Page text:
T here are a growing number of “one-night stand” restaurants -- or more accurately, “one-meal stand” restaurants -- specializing in gimmicky foods that appeal to the Instagram set hungry for likes and followers. They're fun for a single dinner, but it's not a place you'd want to get into a relationship with. The allure isn't sustainable, the food isn't nourishing. Unlike Atla, where I could eat at morning, noon, and night.
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That’s exactly what chefs Enrique Olvera and Daniela Soto-Innes intended when they opened Atla in New York's NoHo neighborhood. The sister venture to their beloved contemporary Mexican restaurant Cosme, just 20 blocks north, Atla is a much more casual affair. The space is sunnier and airier than its more formal counterpart. Half of the walls are large panes of plate glass. Leafy green plants frame the entrance and the short back wall, adding a punch of color to the otherwise minimalist interior. You can make reservations, but they're hardly a necessity.
Atla starts serving food at 8am, and doesn’t stop until 11pm. Breakfast -- which is served through 4pm -- can mean a bowl of chilaquiles, coated in a smoky red chili sauce and topped with a sharp tangle of sliced onions, a soft poached egg, and a flourish of flax seeds, an ingredient beloved by health fanatics for its high fiber content. Or it can be a fluffy egg white omelette stuffed with zucchini or a bowl of house-made coconut yogurt crowned with blueberries. It’s the kind of food you can eat without feeling like you need a nap afterward.
“I eat here every single day,” says Soto-Innes, our pick for New York’s Best Chef in 2017. “I’m not just saying that because it’s my restaurant,” she adds with a laugh. The restaurant is set up to embody the idea of “healthy-ish." It altogether smashes the common misconception in America that Mexican food is one plate of meat, cheese, and sour cream after another, washed down by tall pitchers of sugary margaritas. “That’s not how people eat in Mexico everyday,” says Soto-Innes. “This menu is based on how people in Mexico eat daily.” The food is not heavy on anything but flavor.
Order the pambazo and you’ll see exactly what I mean. The sandwich, a lunchtime staple in Oaxaca, is what Soto-Innes calls the “perfect hangover cure.” Two soft buns (“fermented with a little bit of crust”), dipped in a smoky guajillo chili marinade and gently toasted, serve as a vessel for a mixture of house-made chorizo, potatoes that have been roasted and boiled, and black beans stewed with avocado leaves and dried chilies. The mixture is topped with a mound of shredded lettuce -- “you have to have a lot of lettuce on a Mexican sandwich,” says Soto-Innes -- drizzles of crema, and queso fresco.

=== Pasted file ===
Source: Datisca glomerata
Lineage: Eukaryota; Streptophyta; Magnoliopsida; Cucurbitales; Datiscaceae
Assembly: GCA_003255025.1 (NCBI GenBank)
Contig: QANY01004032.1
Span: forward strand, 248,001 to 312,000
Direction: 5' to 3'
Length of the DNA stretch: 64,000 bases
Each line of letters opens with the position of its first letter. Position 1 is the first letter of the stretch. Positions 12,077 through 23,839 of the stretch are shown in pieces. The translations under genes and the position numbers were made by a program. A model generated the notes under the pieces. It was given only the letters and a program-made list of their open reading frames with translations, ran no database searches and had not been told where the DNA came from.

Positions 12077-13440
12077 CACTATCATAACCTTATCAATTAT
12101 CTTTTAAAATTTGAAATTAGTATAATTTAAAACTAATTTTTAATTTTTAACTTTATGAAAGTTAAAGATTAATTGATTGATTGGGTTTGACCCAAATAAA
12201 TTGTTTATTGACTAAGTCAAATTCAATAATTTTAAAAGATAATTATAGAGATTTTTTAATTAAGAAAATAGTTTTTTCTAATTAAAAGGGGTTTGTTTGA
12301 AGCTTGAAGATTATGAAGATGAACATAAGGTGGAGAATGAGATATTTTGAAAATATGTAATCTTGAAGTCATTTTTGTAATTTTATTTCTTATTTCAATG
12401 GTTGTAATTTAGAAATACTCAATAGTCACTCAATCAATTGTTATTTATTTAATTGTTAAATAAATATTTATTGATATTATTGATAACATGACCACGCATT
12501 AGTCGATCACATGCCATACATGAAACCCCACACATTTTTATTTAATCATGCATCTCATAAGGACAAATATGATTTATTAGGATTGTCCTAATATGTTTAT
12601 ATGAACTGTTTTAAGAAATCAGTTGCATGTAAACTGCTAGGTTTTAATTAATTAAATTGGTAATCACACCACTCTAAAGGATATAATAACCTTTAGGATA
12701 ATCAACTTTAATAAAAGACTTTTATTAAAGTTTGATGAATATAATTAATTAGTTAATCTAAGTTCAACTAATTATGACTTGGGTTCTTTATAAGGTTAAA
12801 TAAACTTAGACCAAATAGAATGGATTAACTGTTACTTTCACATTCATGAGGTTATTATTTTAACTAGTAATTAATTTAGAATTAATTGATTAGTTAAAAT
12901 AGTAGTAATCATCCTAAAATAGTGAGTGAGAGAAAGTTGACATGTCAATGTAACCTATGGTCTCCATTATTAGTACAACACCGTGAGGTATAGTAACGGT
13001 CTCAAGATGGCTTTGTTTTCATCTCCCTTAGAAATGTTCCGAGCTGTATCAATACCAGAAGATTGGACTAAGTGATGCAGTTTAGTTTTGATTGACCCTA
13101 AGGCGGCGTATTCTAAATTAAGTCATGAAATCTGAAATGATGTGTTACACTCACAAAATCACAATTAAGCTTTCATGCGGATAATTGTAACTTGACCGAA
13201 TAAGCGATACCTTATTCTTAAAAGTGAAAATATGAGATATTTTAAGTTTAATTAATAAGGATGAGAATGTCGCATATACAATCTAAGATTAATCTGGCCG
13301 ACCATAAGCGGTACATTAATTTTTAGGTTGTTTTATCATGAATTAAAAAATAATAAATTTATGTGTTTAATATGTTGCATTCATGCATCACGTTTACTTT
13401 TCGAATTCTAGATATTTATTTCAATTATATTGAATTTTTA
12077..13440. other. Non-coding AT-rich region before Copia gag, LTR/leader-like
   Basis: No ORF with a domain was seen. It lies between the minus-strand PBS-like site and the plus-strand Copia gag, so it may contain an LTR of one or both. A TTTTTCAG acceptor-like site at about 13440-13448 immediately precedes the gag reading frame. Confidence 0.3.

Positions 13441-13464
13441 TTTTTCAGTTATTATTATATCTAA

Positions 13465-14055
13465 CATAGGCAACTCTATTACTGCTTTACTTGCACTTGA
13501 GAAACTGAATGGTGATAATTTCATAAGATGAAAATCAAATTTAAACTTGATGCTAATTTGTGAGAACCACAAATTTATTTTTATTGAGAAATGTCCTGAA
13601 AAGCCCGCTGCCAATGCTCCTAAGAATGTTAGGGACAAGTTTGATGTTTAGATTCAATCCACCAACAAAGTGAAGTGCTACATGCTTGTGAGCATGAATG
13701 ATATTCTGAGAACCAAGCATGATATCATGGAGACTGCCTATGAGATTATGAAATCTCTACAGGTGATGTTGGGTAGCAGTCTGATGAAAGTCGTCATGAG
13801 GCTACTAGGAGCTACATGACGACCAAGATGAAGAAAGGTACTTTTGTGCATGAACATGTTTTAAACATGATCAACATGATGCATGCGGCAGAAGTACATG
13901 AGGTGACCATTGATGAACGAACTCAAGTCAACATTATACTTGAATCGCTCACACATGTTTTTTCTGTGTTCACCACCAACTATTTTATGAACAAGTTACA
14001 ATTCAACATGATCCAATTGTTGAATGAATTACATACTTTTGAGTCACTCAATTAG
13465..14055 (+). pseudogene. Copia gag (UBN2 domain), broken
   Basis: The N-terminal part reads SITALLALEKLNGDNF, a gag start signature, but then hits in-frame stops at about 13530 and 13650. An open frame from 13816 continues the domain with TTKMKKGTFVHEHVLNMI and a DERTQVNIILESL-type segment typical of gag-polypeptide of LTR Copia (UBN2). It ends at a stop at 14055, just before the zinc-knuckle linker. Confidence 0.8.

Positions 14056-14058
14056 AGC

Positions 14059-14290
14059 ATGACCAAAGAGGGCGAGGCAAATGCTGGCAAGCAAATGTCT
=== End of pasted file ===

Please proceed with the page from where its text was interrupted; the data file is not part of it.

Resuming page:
Atla is not just a Mexican restaurant in America. It was essential to Olivera and Soto-Innes that the cafe’s menu meet in the middle of both cultures. For example, chia bowls are not a common breakfast dish in Mexico, but the seeds are used in some of Mexico’s most popular agua frescas. “It’s an ingredient both cultures are familiar with,” says Soto-Innes. Chicken soup is traditionally served with red rice in Mexico, but Soto-Innes nixed it, worried the rice would be a little too unfamiliar for Americans. She serves the comforting soup with a small basket of fresh tortillas instead. Each bowl, its broth pellucid, comes garnished with diced avocado, cilantro, and white onions. “You’ll never find chicken soup in Mexico without that,” she says.
This meeting of cultures is most evident in Atla’s arctic char tostada. Thick slices of pink fish, combined with capers, serrano peppers, and a swipe of fresh cheese evokes all the flavors of a classic bagel with lox. The main difference is that a crunchy blue corn tostada stands in as the base.
Classics like cheesy quesadillas -- made with organic blue corn, of course -- and guacamole are on the menu, and are worth ordering. In the guacamole, the standard mash of avocados, lime, and salt is elevated from a handful of fresh herbs on top. (Who knew that fresh mint was a crucial guac ingredient?) There are margaritas, too -- potent ones. Soto-Innes was insistent that the restaurant carry a collection of rare and exceptional mescals, the boozy foil to Atla’s extensive coffee and agua fresca menu. Even through drink offerings, they're asking you to stay all day -- and it’s easy to oblige.
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Khushbu Shah is the Senior Food Features Editor at Thrillist and thinks the perfect meal at Atla consists of chilaquiles, guacamole, and a concha. Follow her travels to the best restaurants around the country @khushandoj.